Tomatoes Cut In Half And Tomato Seeds
(Image credit: MarieKazPhoto)

Saving tomato seeds is an excellent way to preserve a variety that performed well in your garden. Harvesting tomato seeds also ensures that you will have that cultivar the next year, because some types are more popular than others and are offered cyclically. It's easy to save most seeds and provides economic benefit since you won't need to purchase seed for the following year. You can also be certain the seed is organic if you grow and collect tomato seeds yourself.

Saving Seeds from Tomatoes

Saving tomato seeds is easy, but there are a few things to keep in mind. If you harvest hybrid tomato seeds, be aware that they are developed varieties, which won't grow true from seed the following year. It's also important to collect from healthy, disease free cultivars, which produce well. It's also important when saving seeds from tomatoes to process and store the seed properly. You can save seed from cherry, plum, or large varieties. It doesn't matter if the tomato is determinate or indeterminate, as it will come true from the seed.

Tips for Harvesting Tomato Seeds

The process of how to save tomato seeds starts with a ripe, juicy tomato fresh off the vine. Collect tomato seeds at the end of the season when the fruit is ripe and ready. Some gardeners simply cut open the tomato and squeeze the pulp onto a plate or other container. The pulp needs to dry and then you can separate out the seeds. Another method is to rinse off the pulp in a colander or screen. Still another method of saving seeds from tomatoes requires the pulp to be put in a glass jar filled with water. You can shake it and let it soak for five days. Skim off the foamy fermented pulp and the seeds will be at the bottom of the jar. The most important part of the process of harvesting tomato seeds is the drying. If the seeds aren't properly dried, they will mold and then all your work will be fruitless. Spread the seed out on paper towels to absorb any moisture in a warm dry location. Store the seeds until spring in a clean glass jar with a tight fitting lid. Seeds need to be stored where it is dark to prevent stimulating their photo-receptors, which tell them when it is time to germinate. They may lose vigor or fail to sprout if they are exposed to light. In the spring your saved tomato seeds will be ready for planting.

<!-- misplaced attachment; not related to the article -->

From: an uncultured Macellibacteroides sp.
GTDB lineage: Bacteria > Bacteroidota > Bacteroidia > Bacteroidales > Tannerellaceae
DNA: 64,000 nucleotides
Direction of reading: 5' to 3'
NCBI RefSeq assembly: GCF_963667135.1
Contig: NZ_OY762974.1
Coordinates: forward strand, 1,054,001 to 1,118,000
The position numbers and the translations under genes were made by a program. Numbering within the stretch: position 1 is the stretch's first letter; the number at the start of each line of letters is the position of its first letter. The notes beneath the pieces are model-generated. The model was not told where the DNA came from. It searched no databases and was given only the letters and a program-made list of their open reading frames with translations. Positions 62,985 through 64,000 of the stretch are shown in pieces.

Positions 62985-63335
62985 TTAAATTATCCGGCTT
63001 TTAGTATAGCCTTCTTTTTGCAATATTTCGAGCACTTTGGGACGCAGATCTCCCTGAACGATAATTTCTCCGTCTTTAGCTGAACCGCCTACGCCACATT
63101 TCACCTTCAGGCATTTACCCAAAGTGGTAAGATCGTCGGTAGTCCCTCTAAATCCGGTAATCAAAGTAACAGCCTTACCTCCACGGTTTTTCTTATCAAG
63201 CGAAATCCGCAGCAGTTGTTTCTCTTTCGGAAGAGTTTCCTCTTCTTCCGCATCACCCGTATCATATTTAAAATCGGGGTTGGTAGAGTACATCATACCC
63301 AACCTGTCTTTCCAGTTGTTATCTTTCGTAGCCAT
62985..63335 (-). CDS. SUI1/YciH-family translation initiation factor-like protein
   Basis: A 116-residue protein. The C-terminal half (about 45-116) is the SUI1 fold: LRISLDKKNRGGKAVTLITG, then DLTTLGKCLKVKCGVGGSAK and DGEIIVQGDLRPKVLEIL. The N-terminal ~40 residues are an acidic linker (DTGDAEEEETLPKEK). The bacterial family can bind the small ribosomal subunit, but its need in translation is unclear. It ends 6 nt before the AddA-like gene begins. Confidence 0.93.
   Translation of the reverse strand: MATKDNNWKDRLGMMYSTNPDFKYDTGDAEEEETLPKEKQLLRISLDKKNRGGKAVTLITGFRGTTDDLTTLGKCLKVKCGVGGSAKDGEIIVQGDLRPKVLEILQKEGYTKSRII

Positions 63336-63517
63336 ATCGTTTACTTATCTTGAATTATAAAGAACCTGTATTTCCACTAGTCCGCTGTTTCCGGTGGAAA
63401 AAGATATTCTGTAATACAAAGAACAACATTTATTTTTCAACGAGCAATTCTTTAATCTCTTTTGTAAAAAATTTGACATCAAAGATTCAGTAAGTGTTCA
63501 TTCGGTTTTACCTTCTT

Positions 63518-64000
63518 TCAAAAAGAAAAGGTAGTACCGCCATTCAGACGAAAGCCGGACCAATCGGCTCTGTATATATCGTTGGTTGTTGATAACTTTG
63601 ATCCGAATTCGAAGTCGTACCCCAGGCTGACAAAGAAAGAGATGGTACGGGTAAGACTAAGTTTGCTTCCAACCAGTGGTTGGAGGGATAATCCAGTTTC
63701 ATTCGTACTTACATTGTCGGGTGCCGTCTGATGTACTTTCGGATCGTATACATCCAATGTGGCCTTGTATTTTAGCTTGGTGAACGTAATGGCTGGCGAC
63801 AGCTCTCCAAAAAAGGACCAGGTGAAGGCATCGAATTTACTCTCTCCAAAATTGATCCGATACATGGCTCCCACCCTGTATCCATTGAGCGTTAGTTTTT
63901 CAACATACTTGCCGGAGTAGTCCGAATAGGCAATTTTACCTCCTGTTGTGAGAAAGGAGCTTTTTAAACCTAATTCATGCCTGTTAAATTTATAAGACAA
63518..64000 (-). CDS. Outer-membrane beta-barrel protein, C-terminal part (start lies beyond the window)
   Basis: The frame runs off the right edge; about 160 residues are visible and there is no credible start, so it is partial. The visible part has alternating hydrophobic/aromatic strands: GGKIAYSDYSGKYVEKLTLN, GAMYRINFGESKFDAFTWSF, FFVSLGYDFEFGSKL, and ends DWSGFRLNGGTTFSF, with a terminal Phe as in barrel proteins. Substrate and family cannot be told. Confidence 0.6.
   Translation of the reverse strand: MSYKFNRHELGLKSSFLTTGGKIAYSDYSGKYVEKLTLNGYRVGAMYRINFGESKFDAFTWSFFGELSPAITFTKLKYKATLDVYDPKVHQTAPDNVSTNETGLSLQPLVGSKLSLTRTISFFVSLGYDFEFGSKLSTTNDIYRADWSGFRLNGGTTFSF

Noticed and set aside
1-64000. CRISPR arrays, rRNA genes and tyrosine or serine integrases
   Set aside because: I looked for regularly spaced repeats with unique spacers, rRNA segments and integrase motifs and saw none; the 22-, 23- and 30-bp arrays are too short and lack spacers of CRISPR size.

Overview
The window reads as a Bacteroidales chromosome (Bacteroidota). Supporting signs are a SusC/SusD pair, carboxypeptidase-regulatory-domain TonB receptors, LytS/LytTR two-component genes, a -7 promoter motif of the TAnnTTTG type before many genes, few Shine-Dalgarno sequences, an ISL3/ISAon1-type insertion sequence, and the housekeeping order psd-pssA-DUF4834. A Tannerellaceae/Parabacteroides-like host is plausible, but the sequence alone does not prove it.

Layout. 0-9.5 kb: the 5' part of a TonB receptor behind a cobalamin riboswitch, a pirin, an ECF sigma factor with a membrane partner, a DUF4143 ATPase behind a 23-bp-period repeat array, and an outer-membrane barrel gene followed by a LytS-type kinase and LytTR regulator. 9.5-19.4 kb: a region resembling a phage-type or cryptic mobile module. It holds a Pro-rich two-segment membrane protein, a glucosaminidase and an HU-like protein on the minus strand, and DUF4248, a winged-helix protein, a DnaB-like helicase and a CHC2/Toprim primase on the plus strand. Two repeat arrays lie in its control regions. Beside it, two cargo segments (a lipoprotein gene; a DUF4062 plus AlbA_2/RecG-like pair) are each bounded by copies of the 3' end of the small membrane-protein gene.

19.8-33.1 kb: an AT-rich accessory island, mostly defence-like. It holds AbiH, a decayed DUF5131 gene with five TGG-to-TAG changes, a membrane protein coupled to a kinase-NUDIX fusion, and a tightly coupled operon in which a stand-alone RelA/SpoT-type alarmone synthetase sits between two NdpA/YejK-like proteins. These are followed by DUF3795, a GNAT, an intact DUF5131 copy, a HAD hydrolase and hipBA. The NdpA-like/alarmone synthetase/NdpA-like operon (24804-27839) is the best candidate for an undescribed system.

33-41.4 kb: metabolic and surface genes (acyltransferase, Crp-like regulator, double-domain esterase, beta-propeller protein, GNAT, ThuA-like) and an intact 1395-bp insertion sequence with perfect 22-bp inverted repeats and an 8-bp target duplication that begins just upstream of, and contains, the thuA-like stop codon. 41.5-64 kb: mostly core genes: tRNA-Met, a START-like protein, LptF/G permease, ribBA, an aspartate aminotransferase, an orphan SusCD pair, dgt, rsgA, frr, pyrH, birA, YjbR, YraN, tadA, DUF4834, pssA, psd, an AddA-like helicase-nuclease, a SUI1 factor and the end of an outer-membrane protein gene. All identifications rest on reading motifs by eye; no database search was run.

Bonnie L. Grant

Bonnie Grant is a professional landscaper with a Certification in Urban Gardening. She has been gardening and writing for 15 years. A former professional chef, she has a passion for edible landscaping.